[colug-432] Necropsy: Virus?: objdump -d; size

Matthew W. Miller mwmiller at columbus.rr.com
Tue May 3 19:58:35 EDT 2011

On Tue, May 03, 2011 at 07:14:21PM -0400, jep200404 at columbus.rr.com wrote:
> On Tue, 3 May 2011 18:07:32 -0400, Jeff Frontz <jeff.frontz at gmail.com> wrote in another order:
> > On Tue, May 3, 2011 at 5:59 PM,  <jep200404 at columbus.rr.com> wrote:
> > > What non-malicious reasons can there be for a new version of a
> > > program to have the same size and timestamp as an old version,
> > > yet have different md5sums?
> > You can use objdump to see if the parts that
> > matter (.bss, .data, .rodata and code -- the last via -d) have
> > actually changed.
> [root at localhost backup]# diff <(objdump -d 20110322/bin/cp) <(objdump -d 20110324bad/bin/cp)
> 2c2
> < 20110322/bin/cp:     file format elf32-i386
> ---
> > 20110324bad/bin/cp:     file format elf32-i386
> [root at localhost backup]# diff <(objdump -d 20110322/bin/rpm) <(objdump -d 20110324bad/bin/rpm)
> 2c2
> < 20110322/bin/rpm:     file format elf32-i386
> ---
> > 20110324bad/bin/rpm:     file format elf32-i386
> [root at localhost backup]#

Try specifying -x to objdump as well so it dumps all sections, not just
'the parts that matter'.

> > Also, even if "ls" says the files are the same size, things may have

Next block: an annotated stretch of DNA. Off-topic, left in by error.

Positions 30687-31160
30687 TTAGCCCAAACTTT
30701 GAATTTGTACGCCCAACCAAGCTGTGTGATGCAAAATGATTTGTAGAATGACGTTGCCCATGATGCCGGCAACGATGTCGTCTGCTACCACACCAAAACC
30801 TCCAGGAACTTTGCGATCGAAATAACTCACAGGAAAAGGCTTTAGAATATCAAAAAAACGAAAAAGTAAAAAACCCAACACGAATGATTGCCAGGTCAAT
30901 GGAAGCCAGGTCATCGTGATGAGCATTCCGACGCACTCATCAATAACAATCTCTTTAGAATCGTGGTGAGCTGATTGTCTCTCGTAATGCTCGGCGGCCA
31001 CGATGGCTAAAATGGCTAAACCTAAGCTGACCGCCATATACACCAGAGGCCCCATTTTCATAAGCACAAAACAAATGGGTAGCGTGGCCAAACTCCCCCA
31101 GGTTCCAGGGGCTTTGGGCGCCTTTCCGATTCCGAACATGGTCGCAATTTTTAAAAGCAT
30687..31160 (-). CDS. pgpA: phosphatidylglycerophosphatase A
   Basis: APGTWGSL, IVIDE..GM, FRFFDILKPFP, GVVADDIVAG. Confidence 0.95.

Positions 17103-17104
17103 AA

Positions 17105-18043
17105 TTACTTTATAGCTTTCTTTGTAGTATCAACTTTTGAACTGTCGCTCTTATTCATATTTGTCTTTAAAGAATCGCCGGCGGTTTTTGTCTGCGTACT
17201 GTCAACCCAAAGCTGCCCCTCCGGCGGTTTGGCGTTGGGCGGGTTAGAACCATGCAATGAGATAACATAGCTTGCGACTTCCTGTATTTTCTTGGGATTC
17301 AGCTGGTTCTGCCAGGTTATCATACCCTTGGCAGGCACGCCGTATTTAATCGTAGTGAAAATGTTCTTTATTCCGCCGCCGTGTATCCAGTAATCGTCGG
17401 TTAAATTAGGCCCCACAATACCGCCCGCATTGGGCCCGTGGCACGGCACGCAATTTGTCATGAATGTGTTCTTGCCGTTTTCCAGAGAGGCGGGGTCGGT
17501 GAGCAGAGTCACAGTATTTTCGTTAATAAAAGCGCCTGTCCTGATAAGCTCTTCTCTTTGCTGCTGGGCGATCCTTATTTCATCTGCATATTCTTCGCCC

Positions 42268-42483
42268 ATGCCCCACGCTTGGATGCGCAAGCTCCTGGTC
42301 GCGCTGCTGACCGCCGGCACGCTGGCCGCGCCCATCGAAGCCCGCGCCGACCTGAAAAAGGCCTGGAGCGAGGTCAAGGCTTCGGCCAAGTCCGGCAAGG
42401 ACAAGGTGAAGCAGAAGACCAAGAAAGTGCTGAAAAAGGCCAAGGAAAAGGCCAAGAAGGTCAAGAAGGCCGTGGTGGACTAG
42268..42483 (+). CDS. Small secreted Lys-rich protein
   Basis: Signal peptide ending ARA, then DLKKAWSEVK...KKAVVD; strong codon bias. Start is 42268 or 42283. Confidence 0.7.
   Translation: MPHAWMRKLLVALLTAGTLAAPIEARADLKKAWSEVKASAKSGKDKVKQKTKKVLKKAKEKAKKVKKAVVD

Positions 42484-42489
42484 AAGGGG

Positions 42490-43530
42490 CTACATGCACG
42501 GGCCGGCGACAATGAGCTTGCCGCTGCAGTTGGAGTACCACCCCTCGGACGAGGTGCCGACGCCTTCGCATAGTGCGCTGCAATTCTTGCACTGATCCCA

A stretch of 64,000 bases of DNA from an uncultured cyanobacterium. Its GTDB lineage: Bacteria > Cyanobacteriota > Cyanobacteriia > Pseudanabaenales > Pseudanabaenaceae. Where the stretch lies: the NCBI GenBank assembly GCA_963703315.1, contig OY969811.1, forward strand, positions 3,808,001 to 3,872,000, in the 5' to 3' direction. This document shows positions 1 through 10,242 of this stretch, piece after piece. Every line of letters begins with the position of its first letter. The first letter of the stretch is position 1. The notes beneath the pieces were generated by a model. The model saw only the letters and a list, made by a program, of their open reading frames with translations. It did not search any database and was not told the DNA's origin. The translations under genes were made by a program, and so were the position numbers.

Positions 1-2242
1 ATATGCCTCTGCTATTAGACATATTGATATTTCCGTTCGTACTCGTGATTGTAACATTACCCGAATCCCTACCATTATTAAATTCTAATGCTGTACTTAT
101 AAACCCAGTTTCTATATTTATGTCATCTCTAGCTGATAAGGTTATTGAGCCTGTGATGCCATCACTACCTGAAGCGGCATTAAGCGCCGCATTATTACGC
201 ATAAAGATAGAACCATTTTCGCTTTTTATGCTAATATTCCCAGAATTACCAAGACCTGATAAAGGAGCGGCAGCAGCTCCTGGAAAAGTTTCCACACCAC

> > been rounded up to some nice round value; a better quick check is to
> > use "size" to see if the important parts have actually changed size.
> [root at localhost backup]# size 201103*/bin/cp
>    text    data     bss     dec     hex filename
>   64846    1792       0   66638   1044e 20110322/bin/cp
>   64846    1792       0   66638   1044e 20110324bad/bin/cp
> [root at localhost backup]# size 201103*/bin/rpm
>    text    data     bss     dec     hex filename
>   79068    4684   42268  126020   1ec44 20110322/bin/rpm
>   79068    4684   42268  126020   1ec44 20110324bad/bin/rpm
> [root at localhost backup]#
> Even if the parts that changed do not matter, what non-malicious
> causes for those differences are there? That there is any change
> at all is suspect.

It's possible some filler bytes were filled by different values in
different compiles.
	Spotting binary differences the quick-'n'-dirty way:

$ cmp -lb thisbinary thatbinary | less

shows all differences between bytes at the same offsets of thisbinary
and thatbinary, both in octal and ASCII.
	Spotting binary differences the somewhat slower and more
intelligible way:

$ diff <(hd thisbinary) <(hd thatbinary)

shows differences between bytes in the context of preceding and
following data.  You can substitute your favorite hex dumper for hd, of
course.  And personally I prefer to specify at least '-u' to diff
because I find unified diffs easier to manually parse, but your mileage
may vary.
	Oh, and I didn't know that <(stdin from command output) trick
before.  Neat!
Matthew W. Miller <mwmiller at columbus.rr.com>

More information about the colug-432 mailing list